The government of Argentina has decided to start over its antitrust review of Telecom Italia (TI’s) 50% stake in Sofora, the holding company that controls fixed line incumbent Telecom Argentina, rather than pursue a current case that has become entangled in courts, according to Dow Jones Newswires. CommsUpdate reported earlier this month that an Argentine court had revoked a ruling issued by the country’s antitrust agency, the National Commission for the Defense of Competition (CNDC), which ordered TI to sell its indirect shareholding in Telecom Argentina, stating that the CNDC did not have the right to order TI to sell its shares. The government has since decided not to appeal the court’s decision, fearing the process could take years to resolve. Two resolutions have been posted in the government’s official bulletin, one of which revoked an order for TI to sell its stake by 25 August 2010, while the other places Deputy Economy Minister Roberto Feletti in charge of conducting a new investigation into a monopoly in the telecoms sector.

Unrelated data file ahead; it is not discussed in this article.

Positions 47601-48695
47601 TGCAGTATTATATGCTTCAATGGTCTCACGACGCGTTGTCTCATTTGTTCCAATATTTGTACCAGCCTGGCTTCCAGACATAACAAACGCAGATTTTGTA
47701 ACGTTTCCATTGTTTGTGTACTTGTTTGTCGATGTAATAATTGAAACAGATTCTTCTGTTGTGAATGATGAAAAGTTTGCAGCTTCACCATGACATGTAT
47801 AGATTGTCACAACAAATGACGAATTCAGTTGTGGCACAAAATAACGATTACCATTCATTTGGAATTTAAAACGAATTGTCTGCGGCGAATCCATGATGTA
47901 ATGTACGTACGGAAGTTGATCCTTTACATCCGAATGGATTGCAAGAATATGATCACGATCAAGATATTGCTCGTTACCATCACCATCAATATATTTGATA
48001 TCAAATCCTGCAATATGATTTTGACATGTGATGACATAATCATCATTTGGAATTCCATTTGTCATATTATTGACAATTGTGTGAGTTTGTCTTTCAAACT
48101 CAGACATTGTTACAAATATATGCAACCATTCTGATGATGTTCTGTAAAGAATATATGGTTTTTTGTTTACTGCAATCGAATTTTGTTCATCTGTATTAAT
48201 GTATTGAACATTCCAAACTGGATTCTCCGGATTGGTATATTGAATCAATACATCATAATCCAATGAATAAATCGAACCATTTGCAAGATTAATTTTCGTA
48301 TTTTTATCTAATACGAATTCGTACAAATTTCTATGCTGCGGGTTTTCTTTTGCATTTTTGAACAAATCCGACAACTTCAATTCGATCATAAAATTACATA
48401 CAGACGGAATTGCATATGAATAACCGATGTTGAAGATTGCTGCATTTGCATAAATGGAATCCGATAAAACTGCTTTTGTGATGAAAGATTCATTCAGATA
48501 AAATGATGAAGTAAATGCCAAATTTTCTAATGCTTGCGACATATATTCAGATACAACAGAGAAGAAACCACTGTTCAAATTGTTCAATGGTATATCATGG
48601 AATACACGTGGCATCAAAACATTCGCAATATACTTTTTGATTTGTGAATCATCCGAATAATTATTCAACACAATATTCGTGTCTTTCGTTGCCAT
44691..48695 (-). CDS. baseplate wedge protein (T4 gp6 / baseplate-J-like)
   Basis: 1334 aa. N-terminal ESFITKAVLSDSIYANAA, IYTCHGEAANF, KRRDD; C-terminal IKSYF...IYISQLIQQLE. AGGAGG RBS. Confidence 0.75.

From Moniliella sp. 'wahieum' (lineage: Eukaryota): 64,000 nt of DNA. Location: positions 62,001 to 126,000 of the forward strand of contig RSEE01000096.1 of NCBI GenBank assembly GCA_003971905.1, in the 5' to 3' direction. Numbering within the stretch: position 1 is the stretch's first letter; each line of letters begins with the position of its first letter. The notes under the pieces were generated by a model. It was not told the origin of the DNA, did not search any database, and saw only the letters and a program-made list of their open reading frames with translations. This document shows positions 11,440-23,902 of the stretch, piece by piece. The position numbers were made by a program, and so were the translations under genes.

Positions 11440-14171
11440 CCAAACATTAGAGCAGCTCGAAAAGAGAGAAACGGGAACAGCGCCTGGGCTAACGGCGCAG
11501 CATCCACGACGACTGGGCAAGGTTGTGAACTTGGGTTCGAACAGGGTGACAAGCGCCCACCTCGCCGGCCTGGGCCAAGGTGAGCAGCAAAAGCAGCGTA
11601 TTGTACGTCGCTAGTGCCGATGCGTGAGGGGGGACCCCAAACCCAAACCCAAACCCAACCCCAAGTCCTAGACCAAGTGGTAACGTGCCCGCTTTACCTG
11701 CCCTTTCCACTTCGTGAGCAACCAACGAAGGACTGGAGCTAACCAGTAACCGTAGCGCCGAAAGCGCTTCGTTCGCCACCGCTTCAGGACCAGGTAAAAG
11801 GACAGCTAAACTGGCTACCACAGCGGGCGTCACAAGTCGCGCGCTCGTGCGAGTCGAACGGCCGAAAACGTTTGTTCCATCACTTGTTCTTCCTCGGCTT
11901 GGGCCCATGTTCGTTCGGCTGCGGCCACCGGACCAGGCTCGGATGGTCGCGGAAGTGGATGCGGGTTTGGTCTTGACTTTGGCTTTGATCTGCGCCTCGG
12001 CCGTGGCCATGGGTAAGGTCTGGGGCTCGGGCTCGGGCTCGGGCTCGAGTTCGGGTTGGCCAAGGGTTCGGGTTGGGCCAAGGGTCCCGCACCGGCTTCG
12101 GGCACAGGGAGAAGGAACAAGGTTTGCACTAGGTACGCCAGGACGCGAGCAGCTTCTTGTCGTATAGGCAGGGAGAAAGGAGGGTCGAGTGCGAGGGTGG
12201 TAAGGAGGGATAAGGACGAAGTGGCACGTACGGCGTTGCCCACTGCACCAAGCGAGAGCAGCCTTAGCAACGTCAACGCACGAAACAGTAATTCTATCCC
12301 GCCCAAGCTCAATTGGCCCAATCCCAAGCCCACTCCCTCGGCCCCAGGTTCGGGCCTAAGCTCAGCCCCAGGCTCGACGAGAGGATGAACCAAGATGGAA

According to TeleGeography’s GlobalComms Database, the CNDC ruled in August 2009 that TI’s indirect stake in Telecom Argentina violated antitrust legislation and ordered the company to sell its 50% shareholding, as Spanish telecom group Telefonica, which acquired a 24.7% stake in the Italian firm through the Telco consortium in October 2007, already owns Argentina’s other fixed line operator Telefonica de Argentina, causing cross-ownership issues. In January 2010 an appeals court suspended the government’s deadline by which TI would be forced to sell its stake in Sofora. TI had immediately launched an appeal against the decision, which ordered it to begin the sale process before 25 February 2010 or face intervention in the process, and completely sell the stake by 25 August 2010. Meanwhile, the European Commission (EC) has said it will study the case after a presentation made by the European Telecommunications Network Operators’ Association (ETNO).